Philippines President Rodrigo Duterte has awarded himself emergency powers to silence ‘fake’ news. Duterte threatened martial law and instructed security services to ‘shoot dead’ those breaking curfew. Hungarian parliament, amid both domestic and international resistance and criticism, passed a bill giving the nationalist Prime Minister Viktor Orban sweeping emergency powers that enable him to rule by decree indefinitely, suspend the existing laws, and imprison for up to five years any journalist who disseminates news that is deemed ‘false’. In Venezuela, Nicolas Maduro has arrested journalists and activists who question the country’s preparedness for Covid-19.
The Turkish government has detained hundreds of people for “provocative and abusive” social media posts. Authoritarianism has diverse faces, though. While China seemed eager to take control of Hong Kong amid the pandemic, Turkish President Recep Tayyip Erdogan went on to solidify his political base—the religious conservatives and Turkish nationalists—by converting the Hagia Sophia museum to Ayasofya mosque. And the Russian government successfully paved the way for constitutional amendments that allows Vladimir Putin to rule the country until 2036!
What about countries like the US? 2001 Economics Nobel laureate Joseph Stiglitz also believed that authoritarian figures like Trump would take advantage of Covid-19. However, that was never so easy. Although Trump downplayed the coronavirus crisis by terming it a ‘hoax’ and took advantage of the pandemic to suspend the US payment to the WHO, for example, Covid-19 might have jeopardised his re-election bid by quite an extent. A strong democratic foundation can certainly resist authoritarianism. While Trump, in his re-election bid, was eager to open up the economy as early in mid-April when the US only had slightly more than half a million Covid-19 cases, he was forced to retreat.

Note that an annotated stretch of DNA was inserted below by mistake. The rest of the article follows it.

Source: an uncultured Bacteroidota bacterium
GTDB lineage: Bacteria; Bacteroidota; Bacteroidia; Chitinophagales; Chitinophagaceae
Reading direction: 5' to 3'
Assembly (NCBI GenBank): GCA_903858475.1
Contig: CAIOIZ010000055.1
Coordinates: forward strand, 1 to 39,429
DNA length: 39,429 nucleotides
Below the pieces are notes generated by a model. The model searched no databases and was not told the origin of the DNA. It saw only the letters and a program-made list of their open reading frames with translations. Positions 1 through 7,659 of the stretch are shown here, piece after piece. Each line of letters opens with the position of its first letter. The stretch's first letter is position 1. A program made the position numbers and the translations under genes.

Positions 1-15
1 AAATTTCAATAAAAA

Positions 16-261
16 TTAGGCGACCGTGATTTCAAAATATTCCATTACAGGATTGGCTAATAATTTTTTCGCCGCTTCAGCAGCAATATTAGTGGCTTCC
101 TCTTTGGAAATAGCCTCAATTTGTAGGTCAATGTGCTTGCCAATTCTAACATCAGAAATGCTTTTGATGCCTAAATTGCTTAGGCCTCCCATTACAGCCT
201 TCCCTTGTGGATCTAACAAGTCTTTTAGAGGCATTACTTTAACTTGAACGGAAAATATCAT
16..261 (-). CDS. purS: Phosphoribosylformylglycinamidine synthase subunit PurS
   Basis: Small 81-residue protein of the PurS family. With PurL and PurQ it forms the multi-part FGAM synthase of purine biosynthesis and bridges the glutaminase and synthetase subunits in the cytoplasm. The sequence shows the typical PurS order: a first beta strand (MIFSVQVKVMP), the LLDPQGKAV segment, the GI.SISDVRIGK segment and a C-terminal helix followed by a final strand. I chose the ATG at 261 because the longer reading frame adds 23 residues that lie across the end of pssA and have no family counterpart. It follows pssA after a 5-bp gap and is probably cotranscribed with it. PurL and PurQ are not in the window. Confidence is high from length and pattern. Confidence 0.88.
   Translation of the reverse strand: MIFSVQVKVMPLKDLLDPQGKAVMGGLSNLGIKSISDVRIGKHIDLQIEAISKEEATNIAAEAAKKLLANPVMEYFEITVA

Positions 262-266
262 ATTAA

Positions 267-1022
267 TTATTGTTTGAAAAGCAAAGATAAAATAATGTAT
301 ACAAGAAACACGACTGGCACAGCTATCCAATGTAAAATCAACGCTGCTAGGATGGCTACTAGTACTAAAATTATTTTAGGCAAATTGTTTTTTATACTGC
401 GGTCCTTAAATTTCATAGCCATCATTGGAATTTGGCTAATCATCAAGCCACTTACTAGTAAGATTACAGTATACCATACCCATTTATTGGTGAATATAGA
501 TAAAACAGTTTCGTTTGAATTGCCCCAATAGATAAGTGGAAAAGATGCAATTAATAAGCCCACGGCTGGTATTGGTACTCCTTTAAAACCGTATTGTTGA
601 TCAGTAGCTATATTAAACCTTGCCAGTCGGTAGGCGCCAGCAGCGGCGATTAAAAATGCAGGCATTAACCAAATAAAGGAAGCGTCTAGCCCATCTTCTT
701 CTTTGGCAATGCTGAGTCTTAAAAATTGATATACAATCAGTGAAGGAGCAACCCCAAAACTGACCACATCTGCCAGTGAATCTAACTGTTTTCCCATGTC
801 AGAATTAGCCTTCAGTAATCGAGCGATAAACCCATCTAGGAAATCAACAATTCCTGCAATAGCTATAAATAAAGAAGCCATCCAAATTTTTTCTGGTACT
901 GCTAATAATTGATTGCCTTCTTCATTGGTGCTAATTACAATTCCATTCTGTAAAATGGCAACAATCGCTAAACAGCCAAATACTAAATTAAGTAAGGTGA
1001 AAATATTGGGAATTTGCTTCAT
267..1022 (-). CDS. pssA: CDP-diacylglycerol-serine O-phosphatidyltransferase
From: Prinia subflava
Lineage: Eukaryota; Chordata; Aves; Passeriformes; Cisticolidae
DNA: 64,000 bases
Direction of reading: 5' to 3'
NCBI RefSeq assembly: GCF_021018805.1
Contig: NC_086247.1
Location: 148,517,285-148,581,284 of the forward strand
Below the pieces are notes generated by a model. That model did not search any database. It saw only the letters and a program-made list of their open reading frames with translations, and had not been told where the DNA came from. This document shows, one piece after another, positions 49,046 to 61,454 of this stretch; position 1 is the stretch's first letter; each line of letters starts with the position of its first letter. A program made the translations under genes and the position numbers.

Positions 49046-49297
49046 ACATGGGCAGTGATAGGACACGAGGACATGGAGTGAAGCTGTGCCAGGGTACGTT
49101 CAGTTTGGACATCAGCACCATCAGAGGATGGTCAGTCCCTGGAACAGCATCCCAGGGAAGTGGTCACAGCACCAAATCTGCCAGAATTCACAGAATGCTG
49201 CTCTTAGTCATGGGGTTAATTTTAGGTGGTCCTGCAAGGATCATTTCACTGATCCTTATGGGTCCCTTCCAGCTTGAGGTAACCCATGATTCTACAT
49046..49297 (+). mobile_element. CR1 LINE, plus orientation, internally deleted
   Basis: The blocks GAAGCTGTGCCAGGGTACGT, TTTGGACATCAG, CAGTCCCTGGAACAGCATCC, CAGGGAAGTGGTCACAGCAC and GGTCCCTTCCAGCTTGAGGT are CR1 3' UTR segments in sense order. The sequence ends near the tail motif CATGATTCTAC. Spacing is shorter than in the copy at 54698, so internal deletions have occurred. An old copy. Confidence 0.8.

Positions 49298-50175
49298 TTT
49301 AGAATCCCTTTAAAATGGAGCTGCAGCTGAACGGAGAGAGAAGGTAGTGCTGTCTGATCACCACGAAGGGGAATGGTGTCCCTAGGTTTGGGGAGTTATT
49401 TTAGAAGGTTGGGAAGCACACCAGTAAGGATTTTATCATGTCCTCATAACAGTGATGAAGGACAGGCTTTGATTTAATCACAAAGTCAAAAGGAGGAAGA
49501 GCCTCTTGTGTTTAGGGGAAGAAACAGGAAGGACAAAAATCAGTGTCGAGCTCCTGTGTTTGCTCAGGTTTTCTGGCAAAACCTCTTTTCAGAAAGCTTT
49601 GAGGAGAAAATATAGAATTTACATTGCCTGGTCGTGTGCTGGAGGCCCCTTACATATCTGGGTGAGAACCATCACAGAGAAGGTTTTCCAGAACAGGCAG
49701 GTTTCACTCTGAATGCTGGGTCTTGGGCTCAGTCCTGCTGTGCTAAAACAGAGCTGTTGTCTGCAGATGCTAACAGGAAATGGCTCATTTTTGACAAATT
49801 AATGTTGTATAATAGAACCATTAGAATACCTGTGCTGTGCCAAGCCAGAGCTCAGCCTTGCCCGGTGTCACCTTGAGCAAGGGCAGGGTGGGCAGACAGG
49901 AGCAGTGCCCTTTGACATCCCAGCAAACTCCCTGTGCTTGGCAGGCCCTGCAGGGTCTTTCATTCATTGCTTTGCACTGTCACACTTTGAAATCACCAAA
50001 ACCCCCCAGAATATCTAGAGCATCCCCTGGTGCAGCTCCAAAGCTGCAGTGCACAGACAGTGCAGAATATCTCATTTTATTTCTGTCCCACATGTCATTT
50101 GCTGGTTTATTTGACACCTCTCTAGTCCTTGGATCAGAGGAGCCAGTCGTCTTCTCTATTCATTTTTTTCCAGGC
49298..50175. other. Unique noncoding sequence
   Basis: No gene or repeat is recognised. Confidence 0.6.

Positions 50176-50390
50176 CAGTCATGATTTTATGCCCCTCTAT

Interestingly, not only the rulers, even common people tend to subscribe to authoritarianism amid or after a disaster. In an article published in 2020 in the Journal of Environmental Psychology, researchers from Torino and Palermo in Italy analysed the relations between exposure to news describing a natural disaster and right-wing authoritarianism (RWA) among Italian adults, surveyed twice, before and after a severe earthquake that hit the Abruzzo—an Italian region—in 2009. The researchers observed that exposure to earthquake news led to an increase in RWA among people who had low authoritarian levels before the event, but not among those who had relatively high levels.
However, can a disaster like the Covid-19 pandemic ravage the democratic foundation of every country on this planet in the same way? Nobel Prize-winning economist Milton Friedman has said: “Only a crisis produces real change. When that crisis occurs, the actions that are taken depend on the ideas that are lying around.” A pandemic like Covid-19 is certainly a testing time for democratic foundations in different countries. It could wreak havoc on fragile democracies, while strong ones would certainly survive the tremor. Transparency and good governance would be renewed in liberal democracies.
Professor of Statistics at the Indian Statistical Institute, Kolkata